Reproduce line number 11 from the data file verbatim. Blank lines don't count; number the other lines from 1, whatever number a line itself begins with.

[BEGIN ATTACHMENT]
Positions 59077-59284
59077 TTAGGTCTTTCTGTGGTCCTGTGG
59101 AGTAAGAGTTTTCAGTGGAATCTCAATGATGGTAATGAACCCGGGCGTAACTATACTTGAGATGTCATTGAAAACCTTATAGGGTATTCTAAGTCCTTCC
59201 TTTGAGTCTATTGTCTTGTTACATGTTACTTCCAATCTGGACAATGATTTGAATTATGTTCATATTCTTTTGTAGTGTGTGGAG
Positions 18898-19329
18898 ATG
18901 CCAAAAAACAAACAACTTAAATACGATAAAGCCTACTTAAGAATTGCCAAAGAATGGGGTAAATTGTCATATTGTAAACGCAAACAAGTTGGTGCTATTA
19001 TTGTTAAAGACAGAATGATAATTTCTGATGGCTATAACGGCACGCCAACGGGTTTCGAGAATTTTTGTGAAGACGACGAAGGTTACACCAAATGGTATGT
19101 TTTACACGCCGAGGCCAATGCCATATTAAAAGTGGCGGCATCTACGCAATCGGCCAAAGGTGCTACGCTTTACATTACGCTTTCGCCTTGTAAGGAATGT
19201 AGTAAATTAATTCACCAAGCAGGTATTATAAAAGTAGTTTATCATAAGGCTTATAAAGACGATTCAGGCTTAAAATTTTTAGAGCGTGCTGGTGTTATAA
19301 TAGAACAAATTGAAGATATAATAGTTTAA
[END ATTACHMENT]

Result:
19301 TAGAACAAATTGAAGATATAATAGTTTAA